You will undoubtedly have seen the press surrounding the holiday pay decision last week, under the lead case of Bear Scotland Limited v Fulton. There  are numerous commentaries on the case, not all accurate or helpful and some are more alarmist than  they need to be. Here is our view of the case:

What does the case decide?

The judgment concerned three joined cases, all involving employees who had worked regular overtime  (which they were obliged to perform if requested by the employer). In accordance with the UK  Working Time Regulations (WTR), their holiday pay excluded the overtime and was based only on their  basic/ minimum hours on the basis that this ref lected their ‘normal pay’. The Employment Appeals  Tribunal has decided this was wrong because, in these cases, the overtime was worked so regularly  that it had to be included in the calculation of ‘normal pay’ for holiday pay purposes. The  overtime pay was ‘intrinsically linked’ to the performance of work.

Is it a surprise?

While the decision is of significant practical importance, the core element of it (to include  regular overtime in holiday pay) is fairly unsurprising based  on previous European cases that had  already made clear that regular payments intrinsically linked to work carried out (such as  allowances for pilots for time spent f lying and monthly commissions received by sales people) had  to be included in holiday pay.

Is it all bad news for employers?

In fact, the outcome could have been significantly worse. First, it is important to remember that  this only applies to overtime worked sufficiently regularly that it is part of normal pay.  What is ‘sufficiently regular’? We do not know but there must be a difference between the employee who works beyond their core  hours every week as opposed to one who works the odd extra hour here and there over the course of a  year. Secondly, overtime is only included in the first four of the statutory weeks’ of holiday  (which the EC working time directive requires), not the additional 1.6 weeks provided by the UK  law. Thirdly and perhaps most significantly, the scope for back pay claims has been limited. It had  previously been suggested that claims for previous underpaid holiday could go back several years  (perhaps even to 1998 when the WTR were introduced). The decision however is that such claims will  not succeed where there has been a three month gap between underpayments. A word of caution here  however is that this part of the decision is likely to be challenged on appeal as the reasons given  for this aspect do not look particularly convincing.

Are there unanswered questions?

Apart from the question of what constitutes ‘regular’ overtime, there are certain other points  which are not resolved. First of those is whether the same treatment applies to voluntary overtime,  i.e. overtime an employee may accept if offered but which they can decline if they wish. It seems  likely that this will be treated in the same way but strictly speaking it is unanswered at the  moment. Naturally it may be easier to show that voluntary overtime is not worked ‘normally’ so that  may be an obstacle for employees. Second is how the overtime component in holiday pay is to be  calculated. The European courts have said before that it is for the national courts to work out  what reference period would be appropriate when calculating the average amount of overtime worked,  but the EAT did not deal specifically with this point. Under the WTR, the usual reference period for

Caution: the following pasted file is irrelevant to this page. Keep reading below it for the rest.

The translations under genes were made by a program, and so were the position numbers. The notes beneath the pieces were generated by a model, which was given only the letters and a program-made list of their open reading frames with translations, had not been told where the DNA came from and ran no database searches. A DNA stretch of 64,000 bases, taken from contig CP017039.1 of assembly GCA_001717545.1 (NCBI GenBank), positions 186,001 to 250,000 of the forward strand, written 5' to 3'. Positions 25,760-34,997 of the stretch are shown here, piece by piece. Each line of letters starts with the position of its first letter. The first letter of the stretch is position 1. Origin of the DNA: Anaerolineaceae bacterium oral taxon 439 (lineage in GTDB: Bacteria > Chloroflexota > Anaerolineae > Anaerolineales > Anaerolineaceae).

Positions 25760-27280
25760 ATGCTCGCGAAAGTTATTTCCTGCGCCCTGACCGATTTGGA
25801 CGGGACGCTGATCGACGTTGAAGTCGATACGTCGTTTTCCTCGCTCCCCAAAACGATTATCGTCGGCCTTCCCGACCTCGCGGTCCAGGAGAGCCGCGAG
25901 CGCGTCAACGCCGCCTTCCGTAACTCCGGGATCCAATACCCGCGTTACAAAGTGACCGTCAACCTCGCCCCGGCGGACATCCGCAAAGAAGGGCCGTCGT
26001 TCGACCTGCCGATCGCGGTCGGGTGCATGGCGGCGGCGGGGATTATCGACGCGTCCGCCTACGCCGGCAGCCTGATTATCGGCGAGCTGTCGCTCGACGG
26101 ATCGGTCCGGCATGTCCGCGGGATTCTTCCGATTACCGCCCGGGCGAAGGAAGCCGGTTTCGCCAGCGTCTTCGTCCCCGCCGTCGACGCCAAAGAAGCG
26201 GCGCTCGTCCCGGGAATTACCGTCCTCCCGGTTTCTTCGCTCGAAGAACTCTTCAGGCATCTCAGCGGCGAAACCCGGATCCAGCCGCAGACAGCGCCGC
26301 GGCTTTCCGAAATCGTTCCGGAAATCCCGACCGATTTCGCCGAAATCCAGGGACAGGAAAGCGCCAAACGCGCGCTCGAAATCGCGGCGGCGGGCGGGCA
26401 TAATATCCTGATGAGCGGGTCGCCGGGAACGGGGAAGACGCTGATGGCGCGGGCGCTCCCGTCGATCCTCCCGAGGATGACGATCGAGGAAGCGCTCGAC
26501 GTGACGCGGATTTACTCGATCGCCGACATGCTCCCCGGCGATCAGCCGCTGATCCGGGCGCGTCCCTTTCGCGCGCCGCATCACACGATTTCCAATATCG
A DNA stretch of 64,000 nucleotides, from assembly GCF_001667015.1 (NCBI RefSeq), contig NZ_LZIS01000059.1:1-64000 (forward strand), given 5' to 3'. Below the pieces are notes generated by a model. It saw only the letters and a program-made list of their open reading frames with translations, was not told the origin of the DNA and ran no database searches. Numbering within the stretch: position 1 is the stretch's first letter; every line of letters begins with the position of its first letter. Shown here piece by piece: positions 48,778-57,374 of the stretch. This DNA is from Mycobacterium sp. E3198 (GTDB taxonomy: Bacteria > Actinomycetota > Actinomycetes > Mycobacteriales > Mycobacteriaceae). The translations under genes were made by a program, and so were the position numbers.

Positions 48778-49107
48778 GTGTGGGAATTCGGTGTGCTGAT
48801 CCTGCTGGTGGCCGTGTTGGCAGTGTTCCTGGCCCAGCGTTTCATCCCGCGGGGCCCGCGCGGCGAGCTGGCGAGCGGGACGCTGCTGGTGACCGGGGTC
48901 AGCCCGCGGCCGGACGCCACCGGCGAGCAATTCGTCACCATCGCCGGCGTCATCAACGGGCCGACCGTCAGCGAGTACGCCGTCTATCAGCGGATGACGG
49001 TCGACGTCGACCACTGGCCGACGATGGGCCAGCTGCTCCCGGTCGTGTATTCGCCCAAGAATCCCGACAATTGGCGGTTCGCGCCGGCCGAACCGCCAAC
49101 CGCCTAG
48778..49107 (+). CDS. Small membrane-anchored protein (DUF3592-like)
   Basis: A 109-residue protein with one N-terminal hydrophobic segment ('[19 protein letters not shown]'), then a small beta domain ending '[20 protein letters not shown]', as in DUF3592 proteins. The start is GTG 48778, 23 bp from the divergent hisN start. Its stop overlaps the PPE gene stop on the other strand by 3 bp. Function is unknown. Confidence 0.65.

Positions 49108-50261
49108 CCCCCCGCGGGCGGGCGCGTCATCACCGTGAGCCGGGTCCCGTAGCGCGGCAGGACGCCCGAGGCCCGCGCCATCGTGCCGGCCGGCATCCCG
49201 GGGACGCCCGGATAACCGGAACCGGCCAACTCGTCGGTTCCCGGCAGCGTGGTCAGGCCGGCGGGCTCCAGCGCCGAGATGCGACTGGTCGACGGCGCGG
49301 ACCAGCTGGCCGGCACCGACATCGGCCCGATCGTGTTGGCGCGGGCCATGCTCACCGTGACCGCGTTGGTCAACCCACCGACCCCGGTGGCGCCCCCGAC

workers with variable remuneration is 12 weeks, though the courts may decide another period is appropriate. From an employer’s perspective a 12  week reference period could result in a skewed result if an employee’s overtime follows a pattern  of peaks and troughs; holiday would become more valuable at certain times of year. The EAT allowed  the employees’ appeal by amending the wording of the WTR so it would seem to follow that the  reference period of 12 weeks applies for now, unless there is further clarification from the courts.

It is also unclear whether individuals can sue for breach of contract for any shortfall in pay.  There are arguments both ways on the point and this issue is likely to be key for any former  employees wanting to claim back holiday pay, and for employees who cannot claim that their  underpaid holiday pay amounts to a series of underpayments.

So what should we do?

The case will undoubtedly be appealed and so this is not the last word on these issues. For now, we  would suggest that you initially consider the following two questions:

  • Does any part of your workforce work regular or frequent overtime?
  • What would the impact be of including such overtime in the statutory four week holiday pay?

Once you have a feel for the scale of the issue (if there is one), then you can decide whether to bite the bullet and start including overtime payments going  forward or adopt a ‘wait and see’ approach. There are pros and cons to both. For example, you could  begin including overtime now as this may help break the link to previous underpayments and so  reduce the risk of large back-pay claims. However, this could itself trigger claims to back-pay.  You might, therefore decide that you are better to wait for the outcome of the inevitable appeal  for more certainty and to avoid alerting your workforce to the right to claim.